P.W. Long


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Remembered Review

by Zac Johnson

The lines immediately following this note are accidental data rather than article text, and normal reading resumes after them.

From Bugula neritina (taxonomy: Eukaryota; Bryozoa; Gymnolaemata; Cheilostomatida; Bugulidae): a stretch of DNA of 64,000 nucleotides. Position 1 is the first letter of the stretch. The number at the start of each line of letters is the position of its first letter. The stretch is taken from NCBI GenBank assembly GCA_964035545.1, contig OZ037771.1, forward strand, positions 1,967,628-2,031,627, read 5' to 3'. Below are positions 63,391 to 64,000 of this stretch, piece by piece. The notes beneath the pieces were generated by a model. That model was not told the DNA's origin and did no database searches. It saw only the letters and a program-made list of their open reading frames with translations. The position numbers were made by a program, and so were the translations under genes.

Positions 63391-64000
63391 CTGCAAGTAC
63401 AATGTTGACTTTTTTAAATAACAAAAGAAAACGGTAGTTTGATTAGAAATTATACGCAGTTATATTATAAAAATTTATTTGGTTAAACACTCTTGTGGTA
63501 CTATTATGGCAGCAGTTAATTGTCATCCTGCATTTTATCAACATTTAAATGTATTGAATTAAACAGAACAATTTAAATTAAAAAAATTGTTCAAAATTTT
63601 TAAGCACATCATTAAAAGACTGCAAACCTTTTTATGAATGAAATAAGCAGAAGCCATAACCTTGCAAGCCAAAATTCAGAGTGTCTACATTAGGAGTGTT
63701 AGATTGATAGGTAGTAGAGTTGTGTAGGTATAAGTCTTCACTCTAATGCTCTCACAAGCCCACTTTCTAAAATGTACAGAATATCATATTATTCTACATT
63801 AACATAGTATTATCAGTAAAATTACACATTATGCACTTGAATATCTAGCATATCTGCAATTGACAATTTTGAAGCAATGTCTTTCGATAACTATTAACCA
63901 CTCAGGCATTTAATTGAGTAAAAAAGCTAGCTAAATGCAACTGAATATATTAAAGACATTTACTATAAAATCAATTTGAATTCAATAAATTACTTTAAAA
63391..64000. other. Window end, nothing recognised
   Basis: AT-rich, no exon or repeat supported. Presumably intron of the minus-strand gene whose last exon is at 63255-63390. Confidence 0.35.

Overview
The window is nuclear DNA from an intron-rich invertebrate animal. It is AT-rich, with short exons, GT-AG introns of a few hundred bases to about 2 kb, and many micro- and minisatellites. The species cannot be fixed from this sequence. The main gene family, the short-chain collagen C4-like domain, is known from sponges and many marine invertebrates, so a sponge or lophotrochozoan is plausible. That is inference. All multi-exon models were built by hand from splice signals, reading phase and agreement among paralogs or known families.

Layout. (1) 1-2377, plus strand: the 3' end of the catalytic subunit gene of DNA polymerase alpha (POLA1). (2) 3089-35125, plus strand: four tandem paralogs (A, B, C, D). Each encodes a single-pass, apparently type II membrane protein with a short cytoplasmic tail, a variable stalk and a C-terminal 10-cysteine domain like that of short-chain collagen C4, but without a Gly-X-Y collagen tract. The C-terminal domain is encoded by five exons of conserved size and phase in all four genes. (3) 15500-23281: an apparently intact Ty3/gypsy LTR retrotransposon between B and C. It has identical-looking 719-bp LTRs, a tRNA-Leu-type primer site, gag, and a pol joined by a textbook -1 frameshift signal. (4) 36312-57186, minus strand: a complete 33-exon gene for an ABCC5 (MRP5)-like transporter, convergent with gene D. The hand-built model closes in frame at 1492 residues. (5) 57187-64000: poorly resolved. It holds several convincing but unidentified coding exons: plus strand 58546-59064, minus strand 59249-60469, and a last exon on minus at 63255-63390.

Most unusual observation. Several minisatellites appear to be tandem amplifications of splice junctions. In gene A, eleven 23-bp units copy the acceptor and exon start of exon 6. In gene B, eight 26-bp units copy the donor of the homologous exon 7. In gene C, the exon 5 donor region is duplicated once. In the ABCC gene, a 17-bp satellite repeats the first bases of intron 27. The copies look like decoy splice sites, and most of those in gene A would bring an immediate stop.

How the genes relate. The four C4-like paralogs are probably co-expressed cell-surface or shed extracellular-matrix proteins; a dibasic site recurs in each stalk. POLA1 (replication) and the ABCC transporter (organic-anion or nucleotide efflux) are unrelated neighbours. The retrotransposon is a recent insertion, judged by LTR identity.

Former Mule frontman P.W. Long has made a career of playing the whiskey-soaked loser, leading his ever-changing cast of backing musicians through swampy, bluesy, sad-sack songs involving drinkin', leavin', sinnin', and stays in the county jail. On the 2003 Touch and Go release Remembered, these themes resurface with Long's familiar growl and biting guitar stomp. His snarling guitar lines often barely seem to be under control -- screaming and feeding back like an industrial accident, while his band tries to hang on with a loose, raw battery of drumming and bass playing, seemingly honed by nights in bars playing to nobody but themselves. Long's plaintive cry comes to a frenzied head on the spitting, repentant "Court House," recounting the tale of a man sentenced to a four-week stay with no good cause. While jailhouse rock has been done before, Long makes it as believable as Johnny Cash did, and since both share the same kind of working-class, tough-guy, busted-knuckle, rattlesnake-eyed persona, the stink and sweat of the cell becomes almost palpable. Like a ragged dime store detective novel or peeling the label off a bottle of PBR, P.W. Long delivers a uniquely American tough-luck experience illustrating hard men and harder times, making his stories breathe with fascinating life and terrifying honesty.

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